The Insider’s Guide to Reading People

Guide to Reading People

Body Language. We all do it. We all witness it. I’m sure I”m telling you nothing new when I say that more than 80% of our communication is non-verbal. The stats vary among sources, but we can agree on one thing: Most of your communication is via body language. We usually just fail to pay any attention to it. There is an abundance of communications courses out there. How many of them really focus on interpreting non-verbal body language, though?

Back a few years ago, I took some time off consulting to help Lawrence build his insurance practice. I was instantly dropped into the world of insurance and investments sales. Here, swim. I knew nothing, absolutely nothing about selling anything, let alone insurance. So I decided to edu-ma-cate myself. I took intensive courses in sales from top authorities like Tom Hopkins. I read a plethora of books on sales and marketing: “getting to yes” techniques, closing techniques, you name it. Anything for this introverted accountant/IT geek to close the deal. Guess what, those sales and communications skills… those closing skills have stayed with me throughout the years. When I returned to the wonderful world of consulting, I felt that I gained superhuman abilities in being able to read people, to sell my ideas, and convey my messages. I came back with an advantage. You see, in the realm of IT and accounting, no one but no one in their right mind would ever even consider picking up a sales book, let alone take an intensive course on sales skills.

Of course, I still have a lot to learn… but here are some of the nuggets that resulted in the thousands of dollars of sales intel, particularly in the area of reading people’s non-verbal cues. I guarantee you once you learn the language of the body, you’ll be able to pick up on things that you’ve never noticed before.

Oh.. one more thing… the perspective I’m taking is that of business and the professional arena. There is a whole whack of non-verbal cues used in the dating scene and some more that are culturally unique…These are all out of scope for today.  Today, I’m focused on equipping you with a sampling of body language interpretations for the business world.

Ok.. here we go.


Crossed Arms

This is no-brainer. I’m sure you’ve seen this one. Walk into a meeting and you’ll probably see at least half the room with their arms folded. Often they just don’t know what to do with their arms. It seems most comfortable to fold the arms in front and just stand there. It’s comfortable, though, because it feels safe. Folded or crossed arms scream a closed off stance. It creates a barrier protecting the person from the rest of the world.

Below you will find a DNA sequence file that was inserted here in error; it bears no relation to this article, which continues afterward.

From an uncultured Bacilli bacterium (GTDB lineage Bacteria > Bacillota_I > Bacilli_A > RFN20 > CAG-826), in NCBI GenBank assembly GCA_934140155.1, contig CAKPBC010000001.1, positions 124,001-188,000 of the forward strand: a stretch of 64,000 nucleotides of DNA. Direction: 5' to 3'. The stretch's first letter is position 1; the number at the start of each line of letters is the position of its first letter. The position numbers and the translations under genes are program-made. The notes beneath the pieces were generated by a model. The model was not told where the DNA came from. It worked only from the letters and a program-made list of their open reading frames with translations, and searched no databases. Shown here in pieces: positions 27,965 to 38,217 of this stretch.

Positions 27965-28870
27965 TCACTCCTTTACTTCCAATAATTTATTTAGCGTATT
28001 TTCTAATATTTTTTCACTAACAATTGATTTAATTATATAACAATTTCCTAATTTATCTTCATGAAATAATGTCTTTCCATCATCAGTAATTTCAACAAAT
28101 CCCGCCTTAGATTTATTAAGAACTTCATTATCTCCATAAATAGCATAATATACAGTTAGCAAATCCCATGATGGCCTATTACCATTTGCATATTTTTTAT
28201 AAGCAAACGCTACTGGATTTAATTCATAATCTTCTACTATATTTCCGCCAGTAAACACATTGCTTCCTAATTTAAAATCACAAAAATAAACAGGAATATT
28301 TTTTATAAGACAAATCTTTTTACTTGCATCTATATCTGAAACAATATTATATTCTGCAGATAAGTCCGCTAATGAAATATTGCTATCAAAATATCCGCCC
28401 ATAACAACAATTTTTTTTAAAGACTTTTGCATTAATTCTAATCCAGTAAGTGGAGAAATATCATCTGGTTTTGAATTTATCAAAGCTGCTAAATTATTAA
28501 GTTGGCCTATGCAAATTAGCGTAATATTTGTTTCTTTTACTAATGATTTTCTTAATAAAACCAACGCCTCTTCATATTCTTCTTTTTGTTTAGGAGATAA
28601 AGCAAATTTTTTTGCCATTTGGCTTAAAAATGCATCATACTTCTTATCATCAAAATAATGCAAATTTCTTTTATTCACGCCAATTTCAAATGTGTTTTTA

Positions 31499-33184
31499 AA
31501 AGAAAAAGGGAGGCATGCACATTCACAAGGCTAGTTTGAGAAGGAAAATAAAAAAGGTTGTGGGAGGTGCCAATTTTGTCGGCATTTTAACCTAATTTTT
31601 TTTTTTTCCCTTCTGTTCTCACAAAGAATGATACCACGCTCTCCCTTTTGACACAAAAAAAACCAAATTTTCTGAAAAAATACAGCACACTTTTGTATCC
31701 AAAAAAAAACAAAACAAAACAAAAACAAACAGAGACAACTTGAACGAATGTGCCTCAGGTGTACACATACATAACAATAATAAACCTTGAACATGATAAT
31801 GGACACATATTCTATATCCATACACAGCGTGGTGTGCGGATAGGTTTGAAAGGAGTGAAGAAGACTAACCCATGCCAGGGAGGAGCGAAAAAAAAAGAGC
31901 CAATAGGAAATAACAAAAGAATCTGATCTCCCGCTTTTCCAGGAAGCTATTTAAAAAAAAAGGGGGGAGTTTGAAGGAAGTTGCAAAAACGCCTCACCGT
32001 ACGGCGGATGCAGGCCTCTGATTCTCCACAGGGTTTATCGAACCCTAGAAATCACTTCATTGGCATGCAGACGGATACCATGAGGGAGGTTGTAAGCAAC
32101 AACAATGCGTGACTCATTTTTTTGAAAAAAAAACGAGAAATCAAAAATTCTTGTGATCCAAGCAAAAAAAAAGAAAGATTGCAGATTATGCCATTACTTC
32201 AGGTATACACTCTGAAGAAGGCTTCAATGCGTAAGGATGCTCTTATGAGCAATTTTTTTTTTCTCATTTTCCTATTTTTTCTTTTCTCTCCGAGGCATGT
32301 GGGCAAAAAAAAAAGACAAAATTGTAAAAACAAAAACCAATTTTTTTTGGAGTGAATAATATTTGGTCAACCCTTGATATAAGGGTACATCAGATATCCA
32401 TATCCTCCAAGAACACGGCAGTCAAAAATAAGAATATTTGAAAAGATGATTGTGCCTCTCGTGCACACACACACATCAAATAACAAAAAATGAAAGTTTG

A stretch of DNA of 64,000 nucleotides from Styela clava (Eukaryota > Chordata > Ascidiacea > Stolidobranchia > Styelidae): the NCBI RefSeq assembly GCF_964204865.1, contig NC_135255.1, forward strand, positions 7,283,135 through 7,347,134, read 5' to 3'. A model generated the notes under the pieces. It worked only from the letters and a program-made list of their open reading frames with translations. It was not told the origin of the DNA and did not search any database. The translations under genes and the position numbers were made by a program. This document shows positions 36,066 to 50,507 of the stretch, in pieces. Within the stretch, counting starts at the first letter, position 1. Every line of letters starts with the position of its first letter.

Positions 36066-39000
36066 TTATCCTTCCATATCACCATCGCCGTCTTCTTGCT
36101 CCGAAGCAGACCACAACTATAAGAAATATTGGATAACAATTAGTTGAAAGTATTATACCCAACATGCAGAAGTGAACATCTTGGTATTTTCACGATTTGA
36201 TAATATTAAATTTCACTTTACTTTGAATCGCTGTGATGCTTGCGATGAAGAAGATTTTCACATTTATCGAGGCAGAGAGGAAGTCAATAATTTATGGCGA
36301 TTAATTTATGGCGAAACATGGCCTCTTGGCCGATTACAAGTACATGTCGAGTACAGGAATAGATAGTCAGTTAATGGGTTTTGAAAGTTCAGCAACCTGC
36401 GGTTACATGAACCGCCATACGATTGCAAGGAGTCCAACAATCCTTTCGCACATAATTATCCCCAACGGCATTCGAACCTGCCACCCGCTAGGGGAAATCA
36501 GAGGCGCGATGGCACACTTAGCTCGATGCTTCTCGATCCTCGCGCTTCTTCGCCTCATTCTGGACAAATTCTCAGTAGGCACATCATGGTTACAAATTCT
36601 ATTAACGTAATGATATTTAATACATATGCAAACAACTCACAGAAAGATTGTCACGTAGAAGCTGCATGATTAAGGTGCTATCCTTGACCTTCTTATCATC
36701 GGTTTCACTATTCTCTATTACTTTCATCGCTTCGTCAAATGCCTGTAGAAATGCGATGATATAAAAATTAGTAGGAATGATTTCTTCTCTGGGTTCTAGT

I’ve seen this in action and it is actually pretty fascinating. I would start my sales pitch about me, my experience in the industry, and the company that I represented. As I was gradually progressed into the various problems that people face now in the insurance industry, I could so easily detect how well I was connecting to the person. Sometimes, almost immediately, the person would sit back in the chair and cross his arms. Uh oh, I knew I was losing him.

Seeing crossed arms was a huge cue to me. It told me that I was likely talking too much. Telling, instead of involving the person. There was a very likely possibility that I’m boring the heck out of the guy. He became disinterested.

The field of sales training is a multi-billion dollar industry, because there are so many different techniques and nuances to the entire sales cycle, overcoming objections, and closing the deal. Since this post is about non-verbal language, I’ll save the techniques for coming back from the abyss of losing pitches in a future blog post.

Here’s the thing, though… the temperature of the room will greatly affect the reason why a person might be crossing their arms… especially for women. cold womanWomen generally get colder much more easily than men do.. and hence might be more inclined to fold their arms more frequently. So it might not be that they’re being closed off, but they’re simply freezing. The moral of the story is that you need to read multiple non-verbal cues together. Not one individual cue can indicate what the person feels completely.

Other versions of this same close off stance include the following:

Holding the forearms, or hugging the ribcage

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One arm across the front (more frequently seen on women)